updated 06:55 pm EST, Mon November 29, 2010
Level 3 claims Comcast extorting fees for video
(Update: Comcast response) Level 3 today raised alarms with claims that Comcast was engaging in anti-competitive behavior with a new charge for online video. The Internet backbone provider said that Comcast had suddenly started charging extra for video to its customers and threatened to block video traffic from Level 3, which supplies streams for Netflix and other major providers. It agreed to pay the fee to avoid a disruption but accused Comcast of setting up a "toll booth" deliberately designed to prevent competition with both cable TV and its own Internet features.
The fee lets Comcast "unilaterally decide how much to charge for content which competes with its own cable TV and Xfinity delivered content," Level 3 said. "This action by Comcast threatens the open Internet and is a clear abuse of the dominant control that Comcast exerts in broadband access markets as the nation's largest cable provider."
It further argued that Comcast would likely run into trouble with the FCC, since the video-specific fee directly violated proposed net neutrality rules and contradicted Comcast's assertions that it valued an open Internet. The approach showed the risks of a closed Internet often sought after by carriers, Level 3 said, since it would effectively let a provider like Comcast dictate what customers would be allowed to see.
Comcast had been caught secretly blocking BitTorrent traffic in 2008 and was pressured by the FCC into using a more neutral approach. It has long argued that it had the 'right' to manage its network but had honored the FCC's warnings until today.
Level 3 called for "quick action" from politicians to legally prevent such terms and prevent monopolies like those it suggested Comcast might have.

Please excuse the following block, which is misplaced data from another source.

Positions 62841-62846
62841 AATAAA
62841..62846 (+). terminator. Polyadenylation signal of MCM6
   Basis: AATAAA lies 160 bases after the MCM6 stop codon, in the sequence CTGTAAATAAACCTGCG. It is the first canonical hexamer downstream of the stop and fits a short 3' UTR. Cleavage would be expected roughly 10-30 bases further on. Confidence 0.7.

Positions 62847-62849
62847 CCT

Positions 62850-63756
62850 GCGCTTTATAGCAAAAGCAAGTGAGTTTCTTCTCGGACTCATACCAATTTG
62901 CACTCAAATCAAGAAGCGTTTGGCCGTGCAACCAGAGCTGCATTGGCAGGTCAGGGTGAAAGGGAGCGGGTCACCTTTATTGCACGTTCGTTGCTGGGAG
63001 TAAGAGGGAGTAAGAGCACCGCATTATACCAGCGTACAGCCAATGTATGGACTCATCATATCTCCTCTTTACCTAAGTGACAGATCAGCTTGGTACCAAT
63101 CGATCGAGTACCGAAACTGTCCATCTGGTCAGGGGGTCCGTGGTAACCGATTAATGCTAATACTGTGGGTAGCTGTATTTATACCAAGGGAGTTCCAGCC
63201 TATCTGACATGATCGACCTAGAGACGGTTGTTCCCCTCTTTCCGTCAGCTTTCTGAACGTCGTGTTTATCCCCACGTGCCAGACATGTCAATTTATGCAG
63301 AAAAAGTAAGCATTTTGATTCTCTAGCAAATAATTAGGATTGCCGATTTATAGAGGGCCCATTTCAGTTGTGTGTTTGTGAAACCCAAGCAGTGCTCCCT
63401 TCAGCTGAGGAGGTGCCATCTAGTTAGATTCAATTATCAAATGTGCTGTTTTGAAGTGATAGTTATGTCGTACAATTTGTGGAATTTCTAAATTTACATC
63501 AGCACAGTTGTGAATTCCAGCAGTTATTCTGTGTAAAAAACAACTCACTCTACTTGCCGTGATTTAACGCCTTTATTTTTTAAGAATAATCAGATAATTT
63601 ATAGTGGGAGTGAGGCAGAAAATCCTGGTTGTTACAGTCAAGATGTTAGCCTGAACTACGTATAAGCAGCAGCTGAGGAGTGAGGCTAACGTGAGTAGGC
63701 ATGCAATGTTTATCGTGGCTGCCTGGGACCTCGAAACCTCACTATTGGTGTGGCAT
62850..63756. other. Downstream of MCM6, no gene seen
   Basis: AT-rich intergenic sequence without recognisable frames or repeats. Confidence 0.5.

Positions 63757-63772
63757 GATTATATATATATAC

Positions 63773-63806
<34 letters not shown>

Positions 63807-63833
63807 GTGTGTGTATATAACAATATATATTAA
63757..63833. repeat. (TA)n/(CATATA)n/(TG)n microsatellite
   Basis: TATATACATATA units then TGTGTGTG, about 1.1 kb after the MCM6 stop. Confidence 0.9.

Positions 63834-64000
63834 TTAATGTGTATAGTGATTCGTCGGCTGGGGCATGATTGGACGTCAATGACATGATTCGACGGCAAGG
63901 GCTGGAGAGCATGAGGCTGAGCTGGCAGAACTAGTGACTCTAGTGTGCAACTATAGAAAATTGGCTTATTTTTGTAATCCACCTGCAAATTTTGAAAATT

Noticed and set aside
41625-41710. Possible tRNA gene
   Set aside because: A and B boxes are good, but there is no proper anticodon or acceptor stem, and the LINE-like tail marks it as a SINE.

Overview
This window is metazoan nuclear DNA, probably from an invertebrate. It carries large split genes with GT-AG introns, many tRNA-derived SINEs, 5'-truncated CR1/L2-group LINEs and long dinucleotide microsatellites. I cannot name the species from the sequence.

Comcast hasn't formally responded to the complaint but is likely to deny any wrongdoing.
The move is an extremely risky one for Comcast as it comes just as the company has been pushing the FCC to approve a merger with NBC. Internet video has been a core subject of the FCC's worries about the deal; Comcast had just recently argued that it should be allowed to withhold NBC video from those it considers competitors. Plans to charge Level 3 and others extra would fuel FCC doubts about the deal and could ultimately lead the FCC to legally force not just offering NBC content to providers like Netflix and iTunes but to prevent it from unfairly charging extra or otherwise discriminating against rivals.
Update: Comcast senior VP Joe Waz responded by accusing Level 3 of being "duplicitous" and claimed that a previous deal between itself and Level 3 had skewed in favor of Level 3. It argued that it was unfair to push the cost of a major increase in Internet video on to the Internet provider without extra compensation.
"When one provider exploits this type of relationship by pushing the burden of massive traffic growth onto the other provider and its customers, we believe this is not fair," Waz said.
Internet providers have increasingly tried to persuade politicians that deregulation and the freedom to throttle traffic at will has been due to the "exaflood," or an exponentially increasing amount of Internet data that networks couldn't handle without throttling, metering or other limits. Netflix may account for a fifth of peak US traffic. The view has been controversial, as critics have noted both that the growth has often been less than claimed and that those supporting the exaflood concept have usually been paid by carriers.